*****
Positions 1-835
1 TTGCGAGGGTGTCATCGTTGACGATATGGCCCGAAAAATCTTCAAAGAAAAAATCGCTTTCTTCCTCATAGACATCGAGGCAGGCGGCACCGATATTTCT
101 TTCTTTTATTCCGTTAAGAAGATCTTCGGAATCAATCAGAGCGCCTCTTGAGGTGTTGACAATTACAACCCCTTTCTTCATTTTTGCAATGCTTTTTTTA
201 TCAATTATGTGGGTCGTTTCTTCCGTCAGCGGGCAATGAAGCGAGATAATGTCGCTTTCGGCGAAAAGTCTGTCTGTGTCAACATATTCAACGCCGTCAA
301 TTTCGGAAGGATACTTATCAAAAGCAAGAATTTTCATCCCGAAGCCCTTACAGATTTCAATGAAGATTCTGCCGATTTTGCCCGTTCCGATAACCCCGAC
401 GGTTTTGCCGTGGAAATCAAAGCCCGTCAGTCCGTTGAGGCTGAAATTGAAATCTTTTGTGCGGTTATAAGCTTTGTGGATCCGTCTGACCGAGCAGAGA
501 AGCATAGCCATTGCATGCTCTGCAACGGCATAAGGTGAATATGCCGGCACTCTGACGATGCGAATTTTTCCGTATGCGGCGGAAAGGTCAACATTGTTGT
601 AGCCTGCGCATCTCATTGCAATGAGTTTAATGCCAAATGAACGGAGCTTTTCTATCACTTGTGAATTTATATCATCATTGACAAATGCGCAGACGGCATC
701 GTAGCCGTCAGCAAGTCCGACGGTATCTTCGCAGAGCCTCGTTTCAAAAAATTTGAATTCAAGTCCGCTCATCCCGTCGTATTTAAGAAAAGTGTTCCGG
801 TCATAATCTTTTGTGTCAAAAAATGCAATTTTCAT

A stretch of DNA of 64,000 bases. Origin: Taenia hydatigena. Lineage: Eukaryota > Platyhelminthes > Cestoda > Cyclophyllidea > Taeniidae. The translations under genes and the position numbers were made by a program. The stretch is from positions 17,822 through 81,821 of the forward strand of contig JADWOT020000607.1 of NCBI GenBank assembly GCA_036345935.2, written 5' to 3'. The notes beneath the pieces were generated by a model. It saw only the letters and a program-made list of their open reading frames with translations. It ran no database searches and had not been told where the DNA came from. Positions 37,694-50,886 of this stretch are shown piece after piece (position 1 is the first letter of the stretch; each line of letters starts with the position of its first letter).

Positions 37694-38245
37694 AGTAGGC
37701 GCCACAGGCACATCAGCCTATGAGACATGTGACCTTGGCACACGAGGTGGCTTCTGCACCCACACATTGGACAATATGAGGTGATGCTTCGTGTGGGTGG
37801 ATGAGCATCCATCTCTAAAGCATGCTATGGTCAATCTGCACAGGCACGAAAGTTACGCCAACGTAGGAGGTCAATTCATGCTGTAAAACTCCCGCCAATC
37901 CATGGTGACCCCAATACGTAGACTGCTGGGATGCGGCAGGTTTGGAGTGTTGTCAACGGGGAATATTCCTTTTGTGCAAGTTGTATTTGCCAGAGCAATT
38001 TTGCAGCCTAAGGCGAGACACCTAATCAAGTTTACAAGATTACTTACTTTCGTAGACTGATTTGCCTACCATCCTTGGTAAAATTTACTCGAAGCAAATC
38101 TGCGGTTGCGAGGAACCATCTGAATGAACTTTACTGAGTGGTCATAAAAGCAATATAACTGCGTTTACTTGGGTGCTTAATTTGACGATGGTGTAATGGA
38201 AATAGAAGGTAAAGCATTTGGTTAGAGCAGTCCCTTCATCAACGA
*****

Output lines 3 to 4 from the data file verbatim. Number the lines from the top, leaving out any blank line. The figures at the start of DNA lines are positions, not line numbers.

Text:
101 TTCTTTTATTCCGTTAAGAAGATCTTCGGAATCAATCAGAGCGCCTCTTGAGGTGTTGACAATTACAACCCCTTTCTTCATTTTTGCAATGCTTTTTTTA
201 TCAATTATGTGGGTCGTTTCTTCCGTCAGCGGGCAATGAAGCGAGATAATGTCGCTTTCGGCGAAAAGTCTGTCTGTGTCAACATATTCAACGCCGTCAA